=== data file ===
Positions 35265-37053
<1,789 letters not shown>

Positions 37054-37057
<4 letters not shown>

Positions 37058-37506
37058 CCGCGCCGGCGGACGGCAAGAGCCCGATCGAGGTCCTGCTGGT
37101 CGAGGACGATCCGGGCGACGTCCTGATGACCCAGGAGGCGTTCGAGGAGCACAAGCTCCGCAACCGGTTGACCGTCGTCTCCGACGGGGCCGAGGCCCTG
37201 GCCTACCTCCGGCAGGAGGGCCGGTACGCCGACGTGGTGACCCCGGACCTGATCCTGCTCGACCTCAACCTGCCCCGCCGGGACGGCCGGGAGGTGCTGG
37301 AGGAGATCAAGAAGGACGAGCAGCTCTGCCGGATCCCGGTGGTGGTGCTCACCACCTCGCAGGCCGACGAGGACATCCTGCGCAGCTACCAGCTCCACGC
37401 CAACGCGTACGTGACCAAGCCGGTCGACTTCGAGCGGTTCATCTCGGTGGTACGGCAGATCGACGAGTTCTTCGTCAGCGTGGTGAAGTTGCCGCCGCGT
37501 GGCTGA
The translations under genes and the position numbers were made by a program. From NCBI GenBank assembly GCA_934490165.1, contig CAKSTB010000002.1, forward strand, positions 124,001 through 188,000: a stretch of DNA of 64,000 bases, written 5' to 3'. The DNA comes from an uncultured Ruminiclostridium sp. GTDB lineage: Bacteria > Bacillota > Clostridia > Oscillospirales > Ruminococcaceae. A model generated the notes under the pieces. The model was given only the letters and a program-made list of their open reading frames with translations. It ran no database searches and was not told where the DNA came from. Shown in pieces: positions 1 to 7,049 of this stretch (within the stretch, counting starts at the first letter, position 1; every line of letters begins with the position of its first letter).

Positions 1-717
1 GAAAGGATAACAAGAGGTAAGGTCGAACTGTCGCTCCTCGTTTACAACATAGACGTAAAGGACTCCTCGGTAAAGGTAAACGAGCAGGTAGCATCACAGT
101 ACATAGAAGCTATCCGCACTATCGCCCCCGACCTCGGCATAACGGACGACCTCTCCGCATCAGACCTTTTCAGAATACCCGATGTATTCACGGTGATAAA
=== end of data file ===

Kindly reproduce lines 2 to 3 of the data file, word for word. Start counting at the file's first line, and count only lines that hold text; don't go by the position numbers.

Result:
<1,789 letters not shown>

Positions 37054-37057